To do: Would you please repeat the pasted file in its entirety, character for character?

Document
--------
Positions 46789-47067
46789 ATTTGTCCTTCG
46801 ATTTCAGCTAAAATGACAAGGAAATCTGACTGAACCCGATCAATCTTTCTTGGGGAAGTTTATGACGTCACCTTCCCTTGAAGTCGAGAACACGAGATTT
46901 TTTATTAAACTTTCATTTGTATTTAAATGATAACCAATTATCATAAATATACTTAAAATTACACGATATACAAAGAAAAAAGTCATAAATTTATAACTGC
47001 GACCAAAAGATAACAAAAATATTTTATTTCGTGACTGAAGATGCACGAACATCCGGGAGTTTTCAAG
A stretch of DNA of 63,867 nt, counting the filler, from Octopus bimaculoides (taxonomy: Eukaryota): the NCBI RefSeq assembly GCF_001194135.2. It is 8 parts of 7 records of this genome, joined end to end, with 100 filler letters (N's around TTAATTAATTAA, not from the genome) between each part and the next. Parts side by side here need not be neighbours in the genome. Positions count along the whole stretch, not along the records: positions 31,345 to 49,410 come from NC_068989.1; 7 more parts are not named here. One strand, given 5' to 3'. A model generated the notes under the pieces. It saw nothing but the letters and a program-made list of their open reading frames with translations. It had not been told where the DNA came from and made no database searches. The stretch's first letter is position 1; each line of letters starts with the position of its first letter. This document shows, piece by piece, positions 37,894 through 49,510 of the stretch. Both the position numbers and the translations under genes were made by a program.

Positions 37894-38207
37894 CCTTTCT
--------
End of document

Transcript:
Positions 46789-47067
46789 ATTTGTCCTTCG
46801 ATTTCAGCTAAAATGACAAGGAAATCTGACTGAACCCGATCAATCTTTCTTGGGGAAGTTTATGACGTCACCTTCCCTTGAAGTCGAGAACACGAGATTT
46901 TTTATTAAACTTTCATTTGTATTTAAATGATAACCAATTATCATAAATATACTTAAAATTACACGATATACAAAGAAAAAAGTCATAAATTTATAACTGC
47001 GACCAAAAGATAACAAAAATATTTTATTTCGTGACTGAAGATGCACGAACATCCGGGAGTTTTCAAG
A stretch of DNA of 63,867 nt, counting the filler, from Octopus bimaculoides (taxonomy: Eukaryota): the NCBI RefSeq assembly GCF_001194135.2. It is 8 parts of 7 records of this genome, joined end to end, with 100 filler letters (N's around TTAATTAATTAA, not from the genome) between each part and the next. Parts side by side here need not be neighbours in the genome. Positions count along the whole stretch, not along the records: positions 31,345 to 49,410 come from NC_068989.1; 7 more parts are not named here. One strand, given 5' to 3'. A model generated the notes under the pieces. It saw nothing but the letters and a program-made list of their open reading frames with translations. It had not been told where the DNA came from and made no database searches. The stretch's first letter is position 1; each line of letters starts with the position of its first letter. This document shows, piece by piece, positions 37,894 through 49,510 of the stretch. Both the position numbers and the translations under genes were made by a program.

Positions 37894-38207
37894 CCTTTCT